COVID-19: ‘Critical worker’ border exemption in place as of Friday, 11 September

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The New Zealand government has relaxed the criteria for some overseas workers to allow migrants with critical skills through the border. The purpose of the decision is to help the country recover from its COVID-19 economic downturn.

Primarily, the criteria now defines skills as ‘not readily available’ in New Zealand as opposed to ‘not available in New Zealand’, and the change came into effect on Friday, 11 September.

Skills now described as ‘not readily obtainable’ in New Zealand

The New Zealand government has removed the requirement that migrants in critical occupations have to have gained their skills, qualifications or work experience overseas.

As reported by Radio New Zealand (RNZ), Immigration Minister Kris Faafoi said “Removing that requirement will allow entry, in some limited cases, where, for example, a workers has skills which are obtainable in New Zealand but they have unique experience gained overseas which would bring unique expertise to New Zealand businesses.

The wording in the Immigration Act ordinarily states that these workers have to have unique experience and technical specialist skills that are ‘not obtainable’ in New Zealand. This wording has now been changed to ‘not readily obtainable’ in New Zealand to reflect that temporary change in requirements.

Minister Faafoi said about this that the “…wording change reflects that, in some fields, there is a very limited pool of experts and significant training would have to be undertaken before the skills were obtainable in New Zealand.

Critical workers who meet the requirements are referred to as ‘other critical workers’.

It’s still far from a ‘free for all’

While New Zealand is working towards economic recovery, the country also wants to limit its exposure to the coronavirus and prevent the spread of the virus. To this end, ’other critical workers’ will still have to meet strict standards and criteria despite the loosening of the skills requirement.

New Zealand also has a limited number of isolation facilities for migrants arriving from overseas. This further restricts how many workers would be able to come through the borders.

Here’s how the process works…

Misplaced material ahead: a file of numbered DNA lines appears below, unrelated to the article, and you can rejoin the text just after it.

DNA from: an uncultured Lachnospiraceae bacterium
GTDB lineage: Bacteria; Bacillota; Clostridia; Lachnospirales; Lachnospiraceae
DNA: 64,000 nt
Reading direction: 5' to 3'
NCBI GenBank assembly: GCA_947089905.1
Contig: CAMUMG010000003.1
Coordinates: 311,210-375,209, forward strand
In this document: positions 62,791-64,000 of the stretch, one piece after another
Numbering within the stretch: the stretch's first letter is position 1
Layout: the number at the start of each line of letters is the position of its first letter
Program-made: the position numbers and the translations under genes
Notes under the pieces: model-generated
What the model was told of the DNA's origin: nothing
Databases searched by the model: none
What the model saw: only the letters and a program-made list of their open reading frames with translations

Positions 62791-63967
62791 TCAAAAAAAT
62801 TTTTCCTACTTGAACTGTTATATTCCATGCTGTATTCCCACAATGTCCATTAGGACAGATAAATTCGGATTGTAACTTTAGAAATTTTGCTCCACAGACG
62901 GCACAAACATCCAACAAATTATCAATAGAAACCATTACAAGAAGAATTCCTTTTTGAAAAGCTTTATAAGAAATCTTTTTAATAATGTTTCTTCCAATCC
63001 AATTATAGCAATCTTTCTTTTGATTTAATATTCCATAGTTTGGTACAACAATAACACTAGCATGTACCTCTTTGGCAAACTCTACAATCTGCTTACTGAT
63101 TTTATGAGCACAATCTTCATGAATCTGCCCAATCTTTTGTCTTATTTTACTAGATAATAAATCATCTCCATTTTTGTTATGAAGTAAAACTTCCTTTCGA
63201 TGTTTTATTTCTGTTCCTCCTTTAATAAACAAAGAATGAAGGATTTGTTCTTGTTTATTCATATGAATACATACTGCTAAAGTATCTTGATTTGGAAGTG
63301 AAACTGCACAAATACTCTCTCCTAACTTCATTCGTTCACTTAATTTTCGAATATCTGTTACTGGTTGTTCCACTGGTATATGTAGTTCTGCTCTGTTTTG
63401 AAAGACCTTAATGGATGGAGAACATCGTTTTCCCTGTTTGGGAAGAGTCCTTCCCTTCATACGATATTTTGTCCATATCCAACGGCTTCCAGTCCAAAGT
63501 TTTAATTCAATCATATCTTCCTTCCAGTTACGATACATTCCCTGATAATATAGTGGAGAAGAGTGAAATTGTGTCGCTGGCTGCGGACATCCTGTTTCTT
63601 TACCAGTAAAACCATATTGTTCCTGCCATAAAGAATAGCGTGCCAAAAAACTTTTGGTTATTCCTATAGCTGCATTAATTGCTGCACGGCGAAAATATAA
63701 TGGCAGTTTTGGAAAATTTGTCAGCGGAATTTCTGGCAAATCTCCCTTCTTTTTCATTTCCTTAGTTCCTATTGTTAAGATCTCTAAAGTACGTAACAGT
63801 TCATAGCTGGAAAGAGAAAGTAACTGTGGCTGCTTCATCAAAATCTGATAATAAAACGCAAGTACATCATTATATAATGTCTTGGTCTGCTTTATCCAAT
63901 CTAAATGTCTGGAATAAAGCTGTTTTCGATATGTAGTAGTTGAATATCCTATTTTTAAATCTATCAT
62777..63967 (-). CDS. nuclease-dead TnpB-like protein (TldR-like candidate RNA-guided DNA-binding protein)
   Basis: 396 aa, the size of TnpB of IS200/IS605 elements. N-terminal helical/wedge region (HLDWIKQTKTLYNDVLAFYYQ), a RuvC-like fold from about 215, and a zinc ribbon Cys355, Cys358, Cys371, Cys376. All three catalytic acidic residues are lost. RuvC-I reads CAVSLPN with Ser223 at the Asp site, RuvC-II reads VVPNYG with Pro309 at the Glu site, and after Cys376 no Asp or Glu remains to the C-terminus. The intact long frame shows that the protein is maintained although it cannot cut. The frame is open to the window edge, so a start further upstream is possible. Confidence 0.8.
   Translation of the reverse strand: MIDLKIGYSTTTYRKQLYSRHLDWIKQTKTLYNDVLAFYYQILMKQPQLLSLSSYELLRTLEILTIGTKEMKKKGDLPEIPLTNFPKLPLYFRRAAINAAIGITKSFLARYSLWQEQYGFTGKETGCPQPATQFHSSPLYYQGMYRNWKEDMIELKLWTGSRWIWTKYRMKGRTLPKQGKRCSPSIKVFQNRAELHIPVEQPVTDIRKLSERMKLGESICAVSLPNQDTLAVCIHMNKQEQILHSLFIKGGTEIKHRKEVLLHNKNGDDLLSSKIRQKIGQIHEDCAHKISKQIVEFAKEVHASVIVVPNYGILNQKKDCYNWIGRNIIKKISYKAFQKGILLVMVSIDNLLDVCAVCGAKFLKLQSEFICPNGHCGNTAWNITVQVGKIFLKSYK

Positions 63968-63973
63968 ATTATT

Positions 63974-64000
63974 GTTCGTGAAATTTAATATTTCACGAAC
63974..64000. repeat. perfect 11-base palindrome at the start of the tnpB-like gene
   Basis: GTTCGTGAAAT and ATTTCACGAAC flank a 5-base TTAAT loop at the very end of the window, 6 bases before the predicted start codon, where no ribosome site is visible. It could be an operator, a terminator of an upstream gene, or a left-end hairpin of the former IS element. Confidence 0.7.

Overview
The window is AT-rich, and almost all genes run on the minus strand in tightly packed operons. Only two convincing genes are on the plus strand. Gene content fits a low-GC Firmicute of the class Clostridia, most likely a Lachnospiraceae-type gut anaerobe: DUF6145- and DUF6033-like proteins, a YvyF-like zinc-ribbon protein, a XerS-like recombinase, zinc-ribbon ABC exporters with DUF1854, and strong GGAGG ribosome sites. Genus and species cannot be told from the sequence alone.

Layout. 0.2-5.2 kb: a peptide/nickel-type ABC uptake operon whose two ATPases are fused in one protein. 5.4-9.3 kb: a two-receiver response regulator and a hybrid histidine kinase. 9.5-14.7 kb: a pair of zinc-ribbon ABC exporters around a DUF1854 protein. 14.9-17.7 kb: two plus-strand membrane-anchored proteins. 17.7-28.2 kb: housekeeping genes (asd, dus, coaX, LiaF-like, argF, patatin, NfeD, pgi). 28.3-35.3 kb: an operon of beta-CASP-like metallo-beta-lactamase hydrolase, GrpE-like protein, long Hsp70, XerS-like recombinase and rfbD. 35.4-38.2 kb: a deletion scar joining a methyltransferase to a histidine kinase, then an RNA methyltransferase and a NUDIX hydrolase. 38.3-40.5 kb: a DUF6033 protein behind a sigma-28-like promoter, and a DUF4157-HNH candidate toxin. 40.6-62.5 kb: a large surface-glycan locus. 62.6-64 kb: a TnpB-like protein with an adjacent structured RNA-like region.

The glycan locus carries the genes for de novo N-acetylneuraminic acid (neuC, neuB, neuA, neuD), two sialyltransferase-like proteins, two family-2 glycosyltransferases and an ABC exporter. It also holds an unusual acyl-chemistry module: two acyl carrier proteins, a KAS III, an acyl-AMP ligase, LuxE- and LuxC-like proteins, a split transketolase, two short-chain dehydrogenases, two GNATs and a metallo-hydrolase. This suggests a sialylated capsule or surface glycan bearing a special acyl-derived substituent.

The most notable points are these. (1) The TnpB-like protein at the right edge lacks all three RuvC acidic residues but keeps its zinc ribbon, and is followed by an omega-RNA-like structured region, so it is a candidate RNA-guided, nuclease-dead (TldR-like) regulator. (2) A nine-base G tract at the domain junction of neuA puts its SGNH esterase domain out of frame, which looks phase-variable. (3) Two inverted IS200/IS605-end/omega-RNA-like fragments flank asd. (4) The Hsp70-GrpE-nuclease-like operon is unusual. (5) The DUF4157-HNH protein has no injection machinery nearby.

New Zealand employers must request for approval of ‘other critical workers’ to enter New Zealand. Unfortunately, it is not possible for migrants to submit the request.

Further to this, employers can apply to bring employees to New Zealand under two categories:

  • Short-term critical workers – staff needed for less than 6 months in total
  • Long-term critical workers – staff needed for more than 6 months

Each of these categories has its own criteria:

Short-term critical workers

Workers coming to New Zealand for a short-term role, i.e. to fill a position for less than 6 months, must:

  • Have unique experience and technical or specialists skills that are not readily obtainable in New Zealand, or
  • Undertake a time-critical role for:
    • The delivery of an approved major infrastructure project, or a government approved event or a major government-approved programme
    • An approved government-to-government agreement
  • Work that brings significant wider benefit to the national or regional economy

Examples of short-term critical workers

Immigration New Zealand has given examples of roles that may meet the short-term worker requirements. These examples include highly specialist veterinarians, vendor-appointed engineers required to install major equipment or an actor in a key film role.

Long-term critical workers

Workers coming to New Zealand to fill a long-term role, i.e. for 6 months or longer, must:

  • Earn at least twice the median salary (NZD$106,080 a year), or
  • Have a role that is essential for the completion or continuation of a science programme under a government funded or partially government-funded contract including research and development exchanges and partnerships, and has the support of the Science, Innovation and International Branch at MBIE to travel to New Zealand to carry out their work, or
  • Be undertaking a role that is essential for the delivery or execution of:
    • a government-approved event, or
    • major government-approved programme, or
    • approved major infrastructure project.

You can find events, project and programmes that have already been approved on Immigration New Zealand.

What happens once the employer has made the request?

Immigration New Zealand will review each request on its own merits and may seek advice from the appropriate government agencies. At the moment, most requests for ‘other critical workers’ receive an outcome within two weeks.

In the case of successful requests, INZ will contact the workers whose employers get approval for an exception to the border restrictions and invite the workers to apply for a Critical Purpose Visitor Visa or a Critical Purpose Variation of Conditions to allow them to travel to New Zealand.

Workers will get instructions from INZ on how to apply for either of these visas. Workers will also have to pay the immigration fee and levies, if applicable, as part of their application.

Follow us to stay up to date with further developments

New Zealand has made a couple of immigration changes in September, including the resumption of off-shore visa application processing and visa extensions for certain residents.

It is safe to assume that more changes will be announced in future as the coronavirus pandemic subsides.

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